COVID-19 – coronavirus pandemic – will have a lasting impact on the client's condition. Customers have lost loved ones, jobs and businesses. Even when life has somehow returned to normal, people around the world will have a new hyper awareness of getting sick from the daily activities of the past that they took for granted. Flying on the plane, eating a buffet or having a manicure is a distant dream for many. Customers are nostalgic for a time when we could simply live our lives normally, without the new tension that COVID has caused to everyday life.
"The future is here but it is not evenly distributed"
Science fiction writer William Gibson once said, "the future is here, but it's not evenly distributed." COVID-19 is the pressure companies need to start leveraging available technology to make life less complicated, and there are many benefits of taking advantage of this technology.
We have seen the approval of telehealth by insurance companies (insurers now reimburse virtual doctor and therapy appointments – but not for many years), a better supply chain for deliveries of all kinds, donation programs and donations much larger companies, and allowing employees to work remotely in areas that previously banned it. The digital and contactless customer was received in an unprecedented way. Pollution is very low. In cities around the world, residents can see mountain tops for the first time – emissions have dropped so significantly. Is this an alarm bell for emissions-producing industries and businesses that have the power to impact the environment? Another impact of COVID-19 is the exposition of how ill-prepared governments face global catastrophes.
Back to Normalcy customer experience?
When we go back to normal, it won't be normal. You will need to know the customer's comfort levels with all the shopping experiences. First of all, you may not see a customer in your shop until next autumn or winter.
And in-store purchase preferences have changed. For example, without a vaccine, shoppers will be less likely to want to try makeup from shared sample products or try food samples in stores. They may want to disinfect clothes between tests or be sure that touchscreens are cleaned frequently.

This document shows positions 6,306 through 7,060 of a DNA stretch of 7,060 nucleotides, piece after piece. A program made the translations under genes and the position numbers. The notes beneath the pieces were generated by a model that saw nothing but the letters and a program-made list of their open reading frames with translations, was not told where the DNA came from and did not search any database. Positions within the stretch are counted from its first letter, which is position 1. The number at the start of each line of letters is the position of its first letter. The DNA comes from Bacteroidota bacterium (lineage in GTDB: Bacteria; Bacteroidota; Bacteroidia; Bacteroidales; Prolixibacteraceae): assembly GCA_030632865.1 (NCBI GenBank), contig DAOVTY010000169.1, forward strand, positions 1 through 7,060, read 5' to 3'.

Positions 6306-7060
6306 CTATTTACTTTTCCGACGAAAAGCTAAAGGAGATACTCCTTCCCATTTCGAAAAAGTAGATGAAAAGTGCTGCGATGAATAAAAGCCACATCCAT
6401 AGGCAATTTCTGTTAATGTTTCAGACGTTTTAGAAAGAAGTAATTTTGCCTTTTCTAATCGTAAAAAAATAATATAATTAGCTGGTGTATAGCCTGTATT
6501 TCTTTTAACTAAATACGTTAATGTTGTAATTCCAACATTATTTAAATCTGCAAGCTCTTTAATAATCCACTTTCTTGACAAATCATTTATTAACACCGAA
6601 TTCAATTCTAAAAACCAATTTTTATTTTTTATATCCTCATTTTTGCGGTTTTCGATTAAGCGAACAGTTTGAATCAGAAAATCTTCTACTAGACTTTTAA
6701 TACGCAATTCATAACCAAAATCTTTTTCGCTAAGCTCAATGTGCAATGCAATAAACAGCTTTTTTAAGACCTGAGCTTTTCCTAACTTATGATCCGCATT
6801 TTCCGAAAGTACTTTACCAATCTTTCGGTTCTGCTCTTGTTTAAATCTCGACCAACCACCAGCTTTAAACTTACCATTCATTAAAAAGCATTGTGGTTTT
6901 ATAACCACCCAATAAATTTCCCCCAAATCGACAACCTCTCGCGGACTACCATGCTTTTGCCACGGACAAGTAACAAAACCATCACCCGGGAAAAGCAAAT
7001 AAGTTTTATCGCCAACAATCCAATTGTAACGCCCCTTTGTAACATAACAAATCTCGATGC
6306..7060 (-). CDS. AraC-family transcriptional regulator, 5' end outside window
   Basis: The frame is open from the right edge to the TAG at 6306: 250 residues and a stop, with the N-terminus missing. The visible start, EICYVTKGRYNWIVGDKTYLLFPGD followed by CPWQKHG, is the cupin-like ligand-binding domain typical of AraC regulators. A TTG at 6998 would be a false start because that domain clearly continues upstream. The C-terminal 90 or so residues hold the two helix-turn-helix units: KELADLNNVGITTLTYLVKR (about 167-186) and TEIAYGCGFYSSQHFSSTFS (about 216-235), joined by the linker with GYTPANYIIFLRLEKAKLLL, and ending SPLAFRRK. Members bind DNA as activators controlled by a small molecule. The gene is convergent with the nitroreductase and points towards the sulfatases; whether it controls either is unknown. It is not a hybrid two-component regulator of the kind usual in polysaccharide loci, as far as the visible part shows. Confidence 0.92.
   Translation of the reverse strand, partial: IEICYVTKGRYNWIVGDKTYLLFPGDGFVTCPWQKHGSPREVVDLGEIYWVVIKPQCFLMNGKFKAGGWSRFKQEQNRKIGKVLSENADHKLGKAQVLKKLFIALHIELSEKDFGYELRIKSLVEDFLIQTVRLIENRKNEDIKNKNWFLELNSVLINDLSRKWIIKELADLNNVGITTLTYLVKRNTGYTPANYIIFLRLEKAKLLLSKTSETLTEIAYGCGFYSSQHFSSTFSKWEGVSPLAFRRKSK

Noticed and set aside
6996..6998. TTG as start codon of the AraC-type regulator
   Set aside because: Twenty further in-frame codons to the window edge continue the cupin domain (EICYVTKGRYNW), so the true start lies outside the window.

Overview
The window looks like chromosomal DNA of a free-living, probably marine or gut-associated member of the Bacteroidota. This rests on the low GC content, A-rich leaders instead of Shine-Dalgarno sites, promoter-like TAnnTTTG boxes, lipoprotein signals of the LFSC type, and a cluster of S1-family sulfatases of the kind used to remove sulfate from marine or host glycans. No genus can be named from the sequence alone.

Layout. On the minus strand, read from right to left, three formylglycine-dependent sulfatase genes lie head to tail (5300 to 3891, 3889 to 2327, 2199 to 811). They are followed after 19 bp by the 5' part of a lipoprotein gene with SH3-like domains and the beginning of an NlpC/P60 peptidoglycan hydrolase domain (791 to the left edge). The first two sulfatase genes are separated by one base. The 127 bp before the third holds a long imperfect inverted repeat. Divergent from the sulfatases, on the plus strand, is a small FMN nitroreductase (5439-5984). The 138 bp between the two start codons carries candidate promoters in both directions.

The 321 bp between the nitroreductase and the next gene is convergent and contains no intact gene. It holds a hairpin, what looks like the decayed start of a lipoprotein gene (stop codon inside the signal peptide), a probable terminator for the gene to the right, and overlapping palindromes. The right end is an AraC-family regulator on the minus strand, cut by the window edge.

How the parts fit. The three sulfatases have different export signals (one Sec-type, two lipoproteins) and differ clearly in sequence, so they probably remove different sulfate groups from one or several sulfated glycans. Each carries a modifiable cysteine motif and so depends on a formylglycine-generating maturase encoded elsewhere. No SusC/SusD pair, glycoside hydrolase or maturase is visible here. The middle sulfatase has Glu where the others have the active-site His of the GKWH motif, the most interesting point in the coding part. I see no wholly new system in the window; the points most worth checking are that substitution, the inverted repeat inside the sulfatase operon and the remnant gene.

Below is an infographic that illustrates in detail the 7 ways in which COVID-19 has influenced the mentality of the customer experience at an individual and social level.
Customer Experience Mentality in the COVID-19 Era
Extended statistics on the COVID-19 customer experience mentality:
1. Traumatized societies
18% of people have a family member or friend whose health has been compromised by COVID-19, including 5% whose family member or friend died of disease * USA Today
In China and Italy, one third (31% and 33% respectively) have a family member or friend whose health was affected by the * Agility PR virus
COVID-19 has left millions jobless, has sent billions into solitary confinement and has forced almost everyone on earth to deal with the feeling that they or those they love are suddenly physically vulnerable – * CNBC
Anxiety and emotional impact
22% of people say they feel anxious about being confined to their home, 18-24 years are the most anxious 32.7%
-65+ less anxious by 16.4%.
-The Northeast in the United States is the most anxious to be confined to their homes 24.9%